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  • Brittany Erikson

Toward Partner-Centric Philanthropy

Updated: May 2

An Unfortunate Power Imbalance

If you work in the social impact sector, you’re certainly aware of the power imbalance between nonprofits who seek funding and the funders who provide it. Unfortunately, this power imbalance creates perverse incentives, discourages effective communication between partners, and ultimately, serves no one.


I was recently reminded of the power imbalance between nonprofit organizations and their funders when a partner told me a common story. She said,


If a foundation staff member asks to schedule a meeting that is 2:00 am for our East Africa team members, it is not uncommon for the team to just make it work without a word to the funder. I’ve seen team members huddled in a dark corner on calls like that. I don’t think funders are trying to be difficult at all, but it doesn’t occur to all of them that our schedules are difficult to align. Nonprofits don’t want to be a squeaky wheel by asking for alternative times.


I found her story convicting and humbling, as I’m sure I’ve been the foundation staff person in that or similar stories before.


So, what’s to be done? If well-meaning foundation staff are missing the mark and nonprofits aren’t comfortable bringing it to their attention, how do we change course?


A Different Approach

At RTNF, we try our best to remember that this power imbalance exists, choose to listen and look for it, and mitigate it as much as possible. We know we’re not perfect, so we try to remind partners and prospective partners that we are open to being shown ways we can improve our operations.

Image of hands together in a circle over a table with laptops

Over the 6+ years since we hired program staff at the foundation, we have learned of many ways we could change the way we work to be more partner-centric. We’ve learned from partners and other forward-thinking funders who pioneered empathetic philanthropy before it ever occurred to us. Here are a few suggestions (that RTNF is also working on):

  1. Be crystal clear in your words and on your website about what makes an organization a good and not-so-good fit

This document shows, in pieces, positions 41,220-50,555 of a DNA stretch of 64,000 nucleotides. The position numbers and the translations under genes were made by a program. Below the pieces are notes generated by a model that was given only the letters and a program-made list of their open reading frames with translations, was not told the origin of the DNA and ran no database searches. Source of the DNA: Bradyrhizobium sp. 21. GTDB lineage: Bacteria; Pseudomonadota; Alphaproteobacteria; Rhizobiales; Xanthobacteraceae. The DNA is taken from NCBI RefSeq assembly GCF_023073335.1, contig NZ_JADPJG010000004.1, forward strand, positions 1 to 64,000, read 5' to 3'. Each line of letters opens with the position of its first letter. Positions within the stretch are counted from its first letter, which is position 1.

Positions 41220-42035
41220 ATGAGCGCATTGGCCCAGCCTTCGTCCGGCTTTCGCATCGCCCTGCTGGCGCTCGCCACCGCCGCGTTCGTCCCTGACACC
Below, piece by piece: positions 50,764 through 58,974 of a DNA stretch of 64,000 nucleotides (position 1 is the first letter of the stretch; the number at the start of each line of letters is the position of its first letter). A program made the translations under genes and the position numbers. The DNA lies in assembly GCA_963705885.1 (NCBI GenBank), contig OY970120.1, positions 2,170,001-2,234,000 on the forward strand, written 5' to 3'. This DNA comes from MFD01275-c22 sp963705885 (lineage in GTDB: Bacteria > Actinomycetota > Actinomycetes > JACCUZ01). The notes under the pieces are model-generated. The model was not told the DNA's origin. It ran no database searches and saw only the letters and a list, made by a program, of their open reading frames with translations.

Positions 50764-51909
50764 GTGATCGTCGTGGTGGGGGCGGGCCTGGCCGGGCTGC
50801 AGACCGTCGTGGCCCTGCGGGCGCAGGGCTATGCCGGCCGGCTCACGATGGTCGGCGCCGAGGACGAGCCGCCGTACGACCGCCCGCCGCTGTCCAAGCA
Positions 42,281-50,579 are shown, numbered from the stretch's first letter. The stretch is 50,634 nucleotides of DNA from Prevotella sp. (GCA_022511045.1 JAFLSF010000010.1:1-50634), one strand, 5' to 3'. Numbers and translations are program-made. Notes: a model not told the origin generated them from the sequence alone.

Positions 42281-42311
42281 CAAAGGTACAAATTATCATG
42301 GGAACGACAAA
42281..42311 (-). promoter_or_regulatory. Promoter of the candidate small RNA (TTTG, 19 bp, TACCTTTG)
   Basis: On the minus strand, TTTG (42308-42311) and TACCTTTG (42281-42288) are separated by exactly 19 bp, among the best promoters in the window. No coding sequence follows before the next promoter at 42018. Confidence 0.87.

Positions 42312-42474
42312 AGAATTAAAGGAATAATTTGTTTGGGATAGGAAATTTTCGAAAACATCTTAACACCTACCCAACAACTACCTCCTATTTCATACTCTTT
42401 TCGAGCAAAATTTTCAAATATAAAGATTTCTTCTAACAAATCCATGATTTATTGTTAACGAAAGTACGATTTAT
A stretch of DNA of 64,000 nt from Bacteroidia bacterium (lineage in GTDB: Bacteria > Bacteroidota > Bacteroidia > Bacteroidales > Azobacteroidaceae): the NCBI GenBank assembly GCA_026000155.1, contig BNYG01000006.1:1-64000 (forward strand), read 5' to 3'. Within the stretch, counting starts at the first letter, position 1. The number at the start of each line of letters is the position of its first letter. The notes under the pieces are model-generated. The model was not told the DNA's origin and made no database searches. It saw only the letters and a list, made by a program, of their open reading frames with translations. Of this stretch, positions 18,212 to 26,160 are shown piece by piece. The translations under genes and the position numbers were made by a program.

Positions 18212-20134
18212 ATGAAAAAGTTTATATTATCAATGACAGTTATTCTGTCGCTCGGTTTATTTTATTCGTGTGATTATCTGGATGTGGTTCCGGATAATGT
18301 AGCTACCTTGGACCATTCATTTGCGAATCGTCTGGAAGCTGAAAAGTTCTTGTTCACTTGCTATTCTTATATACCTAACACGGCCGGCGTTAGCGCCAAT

2. Make applications short and easy, or eliminate applications altogether. Whether you accept unsolicited proposals or not, the primary suggestion here is to ask for as little applicant time as possible during review. Check websites and documents applicants already have on hand.

  3. Make sure the applicant’s time invested matches their potential for funding. That is, only ask for more of an applicant’s time as they are showing more and more potential to be awarded a grant.

  4. Recognize that your time zone is not everyone’s time zone (e.g., add a note to emails saying “If these times don’t work well due to time zone differences, just let us know and we can figure out a better time.”)

  5. Ask for documents organizations already have on hand, rather than asking them to create long, unique application packets

  6. Make funding decisions quickly

  7. Seek feedback (e.g., verbally and/or by including a link to anonymous survey in your email signature)

  8. Change the words you use (e.g., calling partners “partners” and not “grantees”)

  9. Offer feedback on declined applications. Too often, organizations apply year after year with no sense of why they are not moving forward in the application process.

  10. Provide unrestricted funding, multi-year commitments if possible. This allows partners to be strategic

  11. Offer goodbye grants when a partner is no longer a strong fit (rather than discontinuing funding without warning)

  12. Provide helpful connections and coaching to partners, in addition to funding

  13. Share notes with other funders. Many funders have similarities in their values and application processes. When we share notes, organizations don’t have to jump through the same hoops for each new potential funder.

This is by no means a list of things that RTNF does perfectly, but we do put significant effort into implementing partner-centric practices. We also reserve time regularly for listening, reflecting, and improving.


In Conclusion

Seeking feedback can certainly be nerve-racking. I know from experience that it can be jarring to realize that despite working for an organization that gives meaningful grants to a few incredible organizations each year, I may also be the cause of frustration to many. It doesn’t exactly hit in the warm fuzzy region that philanthropists are so used to, but I’ve found that after the initial vulnerability hangover that constructive feedback often causes, it can also lead to the incredibly fulfilling work of making well-considered improvements to the way we work and it can strengthen our relationships significantly.


In short, we are trying to center our partner’s experience more in our work. We do this because we want to get out of our partners’ way. We believe in their work, trust in their judgment, and want them to spend more time worrying about those they serve, not us. We hope others will join us in the attempt.


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